National Day for Truth and Reconciliation

National Day for Truth and Reconciliation

The information and resources below contain information that may be disturbing to some individuals, especially to residential school survivors. If you or someone you know is triggered by the content in this resource guide, please call the 24-Hour National Survivors Crisis Line at 1- 866-925-4419.

September 30, 2021, marks the first National Day for Truth and Reconciliation.

The day honours the lost children and Survivors of residential schools, their families and communities. Public commemoration of the tragic and painful history and ongoing impacts of residential schools is a vital component of the reconciliation process.

The creation of this federal statutory holiday was through legislative amendments made by Parliament. On June 3, 2021, Bill C-5, An Act to amend the Bills of Exchange Act, the Interpretation Act and the Canada Labour Code (National Day for Truth and Reconciliation) received Royal Assent.

To learn more about this new, federal holiday, and the history behind Orange Shirt Day, please read the Canadian Centre for Diversity and Inclusion‘s latest resource. You will find background information and things to do to offer support like donating to trusted Indigenous charities or hosting a conversation at your organization. There are also links to various articles, books, and reports to read; films and videos to watch; podcasts to listen to; and, accounts to follow on social media.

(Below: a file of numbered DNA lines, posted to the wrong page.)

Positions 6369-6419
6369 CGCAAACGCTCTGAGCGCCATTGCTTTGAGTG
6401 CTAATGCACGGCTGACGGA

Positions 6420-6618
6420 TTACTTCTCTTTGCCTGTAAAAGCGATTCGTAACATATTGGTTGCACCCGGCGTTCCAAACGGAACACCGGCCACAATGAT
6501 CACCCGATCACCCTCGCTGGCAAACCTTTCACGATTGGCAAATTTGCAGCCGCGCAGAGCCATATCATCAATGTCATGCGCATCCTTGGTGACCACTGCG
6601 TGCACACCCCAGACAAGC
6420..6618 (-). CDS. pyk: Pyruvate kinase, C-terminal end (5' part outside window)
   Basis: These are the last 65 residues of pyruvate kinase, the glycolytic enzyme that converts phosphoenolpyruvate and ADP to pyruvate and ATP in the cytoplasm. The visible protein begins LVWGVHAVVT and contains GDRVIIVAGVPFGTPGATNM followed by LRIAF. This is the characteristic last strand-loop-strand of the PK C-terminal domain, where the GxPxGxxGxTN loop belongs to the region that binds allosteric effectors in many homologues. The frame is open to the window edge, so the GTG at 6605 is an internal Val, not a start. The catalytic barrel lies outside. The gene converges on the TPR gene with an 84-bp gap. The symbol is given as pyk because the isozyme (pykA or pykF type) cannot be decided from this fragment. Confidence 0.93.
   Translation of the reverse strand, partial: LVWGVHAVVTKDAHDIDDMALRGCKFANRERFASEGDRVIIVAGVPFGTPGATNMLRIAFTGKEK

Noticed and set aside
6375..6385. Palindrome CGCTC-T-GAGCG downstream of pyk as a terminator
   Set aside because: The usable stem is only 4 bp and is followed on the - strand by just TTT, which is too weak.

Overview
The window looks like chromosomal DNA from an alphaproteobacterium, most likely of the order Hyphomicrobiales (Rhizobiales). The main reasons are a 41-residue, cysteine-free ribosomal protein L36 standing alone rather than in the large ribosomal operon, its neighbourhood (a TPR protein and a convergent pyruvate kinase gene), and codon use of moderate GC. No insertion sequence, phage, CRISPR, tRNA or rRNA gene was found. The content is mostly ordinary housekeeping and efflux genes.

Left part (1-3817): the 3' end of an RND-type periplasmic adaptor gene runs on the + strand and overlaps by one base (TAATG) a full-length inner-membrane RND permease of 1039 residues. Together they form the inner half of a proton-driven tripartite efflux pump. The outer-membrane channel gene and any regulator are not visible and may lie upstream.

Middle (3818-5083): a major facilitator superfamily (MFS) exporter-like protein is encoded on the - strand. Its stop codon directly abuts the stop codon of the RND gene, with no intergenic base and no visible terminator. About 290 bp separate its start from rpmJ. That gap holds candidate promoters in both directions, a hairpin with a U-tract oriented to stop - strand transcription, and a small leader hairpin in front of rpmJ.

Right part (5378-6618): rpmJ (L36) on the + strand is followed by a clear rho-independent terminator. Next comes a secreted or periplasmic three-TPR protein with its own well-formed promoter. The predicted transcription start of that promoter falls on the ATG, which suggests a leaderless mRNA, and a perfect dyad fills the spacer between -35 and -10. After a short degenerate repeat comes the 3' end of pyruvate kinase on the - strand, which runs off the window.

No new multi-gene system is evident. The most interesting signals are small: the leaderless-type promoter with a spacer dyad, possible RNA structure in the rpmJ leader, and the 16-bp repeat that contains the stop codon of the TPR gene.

Today, our team will begin taking a 12-lesson Massive Open Online Course (MOOC) called ‘Indigenous Canada’. This course is offered by the University of Alberta and is hosted through Coursera. Enrollment is free and made accessible to all.

We encourage you to join us as we work to educate ourselves on Indigenous histories and contemporary issues in Canada, allyship, and unconscious bias.

CHIMA is also leading its own initiatives to broaden our understanding of diversity and inclusion.

Allyship & Action

We want to be better allies to Indigenous Peoples and will be leading a session called ‘Allyship & Action,’ with Rumina Morris, MSW, RSW, an equity and inclusion expert. Our goal is to learn how to promote a more inclusive workplace and offer concrete ways to model these concepts for others so they can do the same.

Unpacking Unconscious Bias

Rumina will also be facilitating another CHIMA session titled ‘Unpacking Unconscious Bias’. Participants will learn about unconscious biases as they relate to their decision-making abilities and relationships with team members. Through examining where stereotypes and generalizations stem from, participants will recognize how unchecked biases can inadvertently result in microaggressions and unintended harm.

Please subscribe to our email communications to be the first to know about two education sessions we will be launching in the near future.

To connect CHIMA with your local Indigenous communities contact:

Kaitlin McNamara
Marketing and Community Manager
Canadian College of Health Information Management
Canadian Health Information Management Association
Direct: +1-343-803-3774 
[email protected]

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